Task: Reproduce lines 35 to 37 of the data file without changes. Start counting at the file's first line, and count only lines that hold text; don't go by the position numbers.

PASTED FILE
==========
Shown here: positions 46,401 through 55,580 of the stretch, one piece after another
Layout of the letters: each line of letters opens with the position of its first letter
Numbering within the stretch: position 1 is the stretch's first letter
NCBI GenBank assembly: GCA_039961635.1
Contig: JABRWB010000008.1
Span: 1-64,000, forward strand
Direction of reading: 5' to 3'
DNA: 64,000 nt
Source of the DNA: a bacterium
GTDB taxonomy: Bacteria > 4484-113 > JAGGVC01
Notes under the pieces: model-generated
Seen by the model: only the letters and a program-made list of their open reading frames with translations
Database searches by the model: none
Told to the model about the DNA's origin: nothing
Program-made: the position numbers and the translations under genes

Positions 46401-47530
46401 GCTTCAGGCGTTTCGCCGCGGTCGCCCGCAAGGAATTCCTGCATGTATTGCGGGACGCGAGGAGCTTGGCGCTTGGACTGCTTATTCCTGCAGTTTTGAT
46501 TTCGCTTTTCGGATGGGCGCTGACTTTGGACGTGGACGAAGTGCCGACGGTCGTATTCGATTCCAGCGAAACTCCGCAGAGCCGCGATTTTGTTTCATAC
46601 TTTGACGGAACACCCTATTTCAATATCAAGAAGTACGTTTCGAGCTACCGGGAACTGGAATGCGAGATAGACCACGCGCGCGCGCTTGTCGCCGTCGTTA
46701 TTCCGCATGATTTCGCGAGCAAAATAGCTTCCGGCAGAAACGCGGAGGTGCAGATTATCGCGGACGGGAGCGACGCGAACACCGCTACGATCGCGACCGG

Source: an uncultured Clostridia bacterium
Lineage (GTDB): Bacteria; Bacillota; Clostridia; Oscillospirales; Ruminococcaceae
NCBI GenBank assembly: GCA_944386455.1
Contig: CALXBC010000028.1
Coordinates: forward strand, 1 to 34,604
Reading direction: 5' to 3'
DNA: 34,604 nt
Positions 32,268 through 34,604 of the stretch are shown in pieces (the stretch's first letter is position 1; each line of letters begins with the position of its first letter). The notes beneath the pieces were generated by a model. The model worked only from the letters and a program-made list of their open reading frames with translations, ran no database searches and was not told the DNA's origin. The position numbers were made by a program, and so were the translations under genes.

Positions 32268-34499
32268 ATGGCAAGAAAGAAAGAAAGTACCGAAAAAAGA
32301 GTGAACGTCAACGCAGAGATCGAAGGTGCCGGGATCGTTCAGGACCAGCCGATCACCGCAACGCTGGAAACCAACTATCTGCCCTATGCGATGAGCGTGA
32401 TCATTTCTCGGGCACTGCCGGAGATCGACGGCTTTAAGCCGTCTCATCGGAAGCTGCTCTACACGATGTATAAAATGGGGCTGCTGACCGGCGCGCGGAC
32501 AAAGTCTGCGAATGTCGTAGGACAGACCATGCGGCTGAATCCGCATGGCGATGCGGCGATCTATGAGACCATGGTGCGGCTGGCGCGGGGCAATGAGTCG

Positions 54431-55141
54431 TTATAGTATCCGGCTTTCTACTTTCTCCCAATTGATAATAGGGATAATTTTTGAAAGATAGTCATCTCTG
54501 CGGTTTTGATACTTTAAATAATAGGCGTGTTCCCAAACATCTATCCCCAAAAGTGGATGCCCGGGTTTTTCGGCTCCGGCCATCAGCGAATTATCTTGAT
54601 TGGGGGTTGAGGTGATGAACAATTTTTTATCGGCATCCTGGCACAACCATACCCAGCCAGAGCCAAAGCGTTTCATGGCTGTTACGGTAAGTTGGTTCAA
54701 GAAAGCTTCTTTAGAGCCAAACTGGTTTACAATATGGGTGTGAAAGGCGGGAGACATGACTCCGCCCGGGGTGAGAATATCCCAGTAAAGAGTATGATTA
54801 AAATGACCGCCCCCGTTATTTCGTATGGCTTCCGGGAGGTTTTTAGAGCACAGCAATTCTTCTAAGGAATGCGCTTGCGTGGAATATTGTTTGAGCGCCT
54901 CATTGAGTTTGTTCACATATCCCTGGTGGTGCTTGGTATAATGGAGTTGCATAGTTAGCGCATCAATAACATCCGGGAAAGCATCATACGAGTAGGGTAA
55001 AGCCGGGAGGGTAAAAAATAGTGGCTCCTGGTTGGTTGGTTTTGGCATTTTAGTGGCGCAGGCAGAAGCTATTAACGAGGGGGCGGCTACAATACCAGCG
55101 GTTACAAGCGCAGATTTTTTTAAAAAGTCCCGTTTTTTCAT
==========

54431 TTATAGTATCCGGCTTTCTACTTTCTCCCAATTGATAATAGGGATAATTTTTGAAAGATAGTCATCTCTG
54501 CGGTTTTGATACTTTAAATAATAGGCGTGTTCCCAAACATCTATCCCCAAAAGTGGATGCCCGGGTTTTTCGGCTCCGGCCATCAGCGAATTATCTTGAT
54601 TGGGGGTTGAGGTGATGAACAATTTTTTATCGGCATCCTGGCACAACCATACCCAGCCAGAGCCAAAGCGTTTCATGGCTGTTACGGTAAGTTGGTTCAA